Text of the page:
Where will the poop go?

By Pepper Parr

February 3rd, 2023



The plans to build thousands of homes to meet the rising population planned for the province puts pressure on the  infrastructure that will have to be built to manage the waste water. Flushing the toilet is just the start – that waste has to get to a wastewater treatment plant that may not have been built yet.

There is another electronic newspaper that is doing some very good news reporting.  Narhwal, a publication that started in British Columbia recently created an Ontario office where they have done some exceptionally good work on the property transactions that have plagued the Ford government.

On one particularly good series they partnered with the Toronto Star

In a recent article writer Fatima Syed reported that: “In York Region, the population is set to double by 2051. That means moving tens of millions of litres of more water from the Lake Huron watershed every day,” Fatima told me.

“Where would that wastewater go, exactly? The answer to that question has been a pressure point for 14 years. After over a decade of debating whether to build a new treatment facility, the province finally decided last fall to move more water down south to an existing treatment plant on Lake Ontario instead. To do so, it’s eyeing the protected Oak Ridges Moraine, through which it wants to expand a network of pipelines.

“Moving water from one Great Lake watershed is known as an intra-basin transfer, and it’s a big deal.  For Lake Huron — and Georgian Bay and Lake Simcoe, which flow from it — it means a loss of water, at a time when levels are already often low. For Lake Ontario, it means absorbing more wastewater: treated wastewater, yes, but the water body is also coping with an unprecedented number of sewage spills, and facing other environmental pressures.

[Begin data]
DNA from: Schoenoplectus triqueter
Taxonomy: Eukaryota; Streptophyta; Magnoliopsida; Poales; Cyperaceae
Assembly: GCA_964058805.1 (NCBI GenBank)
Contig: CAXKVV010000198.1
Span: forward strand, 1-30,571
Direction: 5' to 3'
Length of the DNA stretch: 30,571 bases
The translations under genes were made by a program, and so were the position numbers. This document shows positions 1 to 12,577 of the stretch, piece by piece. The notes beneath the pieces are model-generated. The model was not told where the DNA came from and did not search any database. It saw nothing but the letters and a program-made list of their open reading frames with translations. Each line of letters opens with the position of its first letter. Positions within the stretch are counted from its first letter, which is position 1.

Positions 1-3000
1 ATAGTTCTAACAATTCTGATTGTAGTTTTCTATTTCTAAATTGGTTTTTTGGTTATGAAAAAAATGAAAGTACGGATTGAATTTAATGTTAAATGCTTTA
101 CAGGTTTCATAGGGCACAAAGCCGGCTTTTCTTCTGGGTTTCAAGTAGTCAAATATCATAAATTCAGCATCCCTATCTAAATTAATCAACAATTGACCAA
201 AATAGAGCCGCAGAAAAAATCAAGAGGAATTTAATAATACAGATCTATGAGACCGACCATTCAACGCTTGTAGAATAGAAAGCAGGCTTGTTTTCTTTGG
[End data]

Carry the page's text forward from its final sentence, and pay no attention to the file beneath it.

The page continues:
“One leak in a pipe, and there’s poop in your drinking water!” Fatima said jokingly. “Well, not exactly, but the chemicals that treat sewage could put a strain on the drinking water for the region — and we don’t want that to happen.”

“And it’s not just a question of sewage or its possible impacts on Ontario’s environment.

“It’s also about an international agreement signed in 2005 by Ontario, Quebec and eight U.S. states which explicitly bans the movement of water from one Great Lake basin to another.

“At the heart of the agreement is the health of the Great Lakes — one of the most unique water ecosystems on the globe, they hold 85 per cent of North America’s surface freshwater. Great Lakes experts told Fatima they worry Ontario’s decision will lead other signatories to wonder why they should honour the agreement when the whole region is facing intense development pressures.

“The consequences could be so dire, with two watersheds in the Great Lakes and a protected area, we have to start thinking about it now,” wrote Fatima Syed.

“If the Ford government wants to put shovels in the ground as quickly as it’s indicating … we have to start planning properly for our poop.”

The Narwhal has shown that with the right kind of funding the public will get to learn a lot more about what the various level of governments are doing.

Narwhal has managed to get funding from a number of Foundations including the Metcalf Foundation, the McConnell Foundation and the Echo Foundation.

The editorial staff is decidedly female which draws support from those who want to see more women in lead roles in the news business.

As for the waste water: Some of it might be headed for Lake Ontario; source of our drinking water.  Thanks Doug

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1 comment to Where will the poop go? Some of it might be headed for Lake Ontario; source of our drinking water

  • David

    Just read the ‘Great Lake Basin’ agreement again, this use of water is allowed within the agreement, also humans are listed as being protected (Go figure). But it got me thinking about the transfer of millions of human beings from one side of the planet to another putting a strain on the host ecosystem. By the way the clean water act was signed federally in 1972.